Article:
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“Post And Corruption” Launches Latest Assault On Taxpayers




|| By FITSNEWS || The (Charleston, S.C.) Post and Courier newspaper loves to brag about its Pulitzer Prize, but at the end of the day the publication is as status quo as they come.

This website has repeated exposed the shameful corruption that exists at South Carolina’s largest, oldest mainstream media outlet (HERE, HERE and HERE), noting it is “in the business of establishment protection – not investigative journalism.”

“It exists to coddle and spin on behalf of powerful elected officials and institutions – not challenge or expose them on behalf of its readers,” we added, noting how its news and editorial coverage has veered “wildly to the left in recent years.”

The paper had a great investigative reporter as recently as three years ago – but ran her off because she challenged the status quo (something she continues to do in her new job).

Anyway, all of this is leading up to the paper’s double-barreled advocacy on behalf of an increase in the state’s gasoline tax.

Unhappy with the surprisingly successful pro-taxpayer efforts of S.C. Senator Tom Davis – who is filibustering an ill-advised gas tax hike – the paper’s editorial board is spouting some familiar half-truths.

“South Carolina’s gas tax, one of the nation’s lowest, hasn’t been increased since 1987,” the board wrote.  “Meanwhile, motorists pay increasingly high costs for car repairs and accidents caused by deteriorating and inadequate highways.”

Yeah … what the Post and Courier doesn’t say is that South Carolina motorists are dirt poor – and because of that they spend more of their income on fuel costs than residents of any other state save Mississippi or West Virginia.

Why don’t they tell you that?

Because they want you to believe you can afford this tax increase …

And while we won’t argue the argument about vital infrastructure needs going unaddressed, the paper refuses to identify the real culprit for our “deteriorating” roads and bridges – namely the hundreds of millions of dollars that go toward unneeded, politically motivated projects.

Which they then claim as part of a so-called “shortfall.”

It’s bullshit.  And it’s hypocritical.

Seriously, it takes a special kind of arrogance for a paper whose newsroom beat the drum in favor of the totally unnecessary Interstate 526 expansion to now bitch and moan about a shortfall affecting real needs – like the crumbling Interstate 85 in the Upstate.  Apparently The Post and Courier is just fine with vital Upstate thoroughfares going to pieces – so long as its wealthy commuters are spared a few extra seconds of traffic.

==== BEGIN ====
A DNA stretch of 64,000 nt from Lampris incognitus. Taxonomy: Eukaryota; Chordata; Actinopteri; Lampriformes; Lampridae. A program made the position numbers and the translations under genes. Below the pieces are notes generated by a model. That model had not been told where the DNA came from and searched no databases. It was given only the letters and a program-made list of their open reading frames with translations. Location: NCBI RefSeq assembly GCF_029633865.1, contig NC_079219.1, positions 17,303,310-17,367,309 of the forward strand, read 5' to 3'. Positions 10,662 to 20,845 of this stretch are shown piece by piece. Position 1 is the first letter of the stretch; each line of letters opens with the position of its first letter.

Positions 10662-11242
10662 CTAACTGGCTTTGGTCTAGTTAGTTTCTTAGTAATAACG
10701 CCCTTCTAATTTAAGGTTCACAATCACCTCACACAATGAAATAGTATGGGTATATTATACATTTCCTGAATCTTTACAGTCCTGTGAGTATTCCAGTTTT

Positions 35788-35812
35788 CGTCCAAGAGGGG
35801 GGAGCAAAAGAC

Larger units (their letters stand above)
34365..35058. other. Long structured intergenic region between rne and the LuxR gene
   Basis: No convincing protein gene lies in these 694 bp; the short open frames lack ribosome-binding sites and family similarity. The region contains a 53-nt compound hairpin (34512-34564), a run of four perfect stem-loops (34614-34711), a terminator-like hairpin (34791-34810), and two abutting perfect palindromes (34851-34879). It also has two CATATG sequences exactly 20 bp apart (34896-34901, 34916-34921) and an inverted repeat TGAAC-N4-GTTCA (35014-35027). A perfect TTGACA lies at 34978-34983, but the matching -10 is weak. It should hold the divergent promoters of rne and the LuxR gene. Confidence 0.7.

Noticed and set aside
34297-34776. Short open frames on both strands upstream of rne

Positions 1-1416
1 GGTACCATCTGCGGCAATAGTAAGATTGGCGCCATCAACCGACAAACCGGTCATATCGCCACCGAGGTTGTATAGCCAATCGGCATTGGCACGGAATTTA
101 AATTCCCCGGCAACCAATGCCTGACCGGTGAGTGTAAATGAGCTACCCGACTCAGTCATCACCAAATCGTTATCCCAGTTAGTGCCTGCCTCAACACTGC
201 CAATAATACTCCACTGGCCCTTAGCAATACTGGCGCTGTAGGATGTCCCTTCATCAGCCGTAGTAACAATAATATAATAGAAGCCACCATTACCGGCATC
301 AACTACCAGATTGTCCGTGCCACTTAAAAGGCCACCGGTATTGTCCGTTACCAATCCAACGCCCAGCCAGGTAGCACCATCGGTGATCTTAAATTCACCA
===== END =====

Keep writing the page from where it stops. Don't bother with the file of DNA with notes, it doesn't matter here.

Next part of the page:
In fact Davis made precisely this point himself in responding to The Post and Courier editorial.

“Charleston has received most of our state’s transportation money over the past decade, and its appetite for dollars is huge,” he wrote.

It is … but let’s also not forget about those “interchanges to nowhere” (in the middle of nowhere) for roads which don’t even exist.  Or the $100 million earmarked by Senate president Hugh Leatherman to widen a sparsely travelled two-lane road from Florence to Pamplico, S.C.

(Leatherman … who has some skin in the game, by the way).

So Davis is absolutely correct in stating that The Post and Courier‘s “shortfall” claim is bunk.

“Absolutely no one who’s studied our transportation system credits that figure,” he wrote.

We’ve been covering this debate for the last five months now and our position remains consistent: Government doesn’t need to raise gas taxes, it simply needs to do its job and prioritize spending – especially transportation spending.

Lawmakers don’t want to do their job, though.  They want to keep throwing money at the very system that’s produced all the potholes and deficient bridges – the same system that lets lawmakers pick up the phone and get the S.C. Department of Transportation (SCDOT) to come troubleshoot issues inside their ritzy gated communities.

Tom Davis deserves credit – not criticism – for holding state government accountable.  For his advocacy on behalf of taxpayers he deserves to be applauded, not attacked.  And any lawmaker who votes to end his filibuster (without first pledging to vote against any gas tax hike) is a lawmaker that you should not vote for in 2016.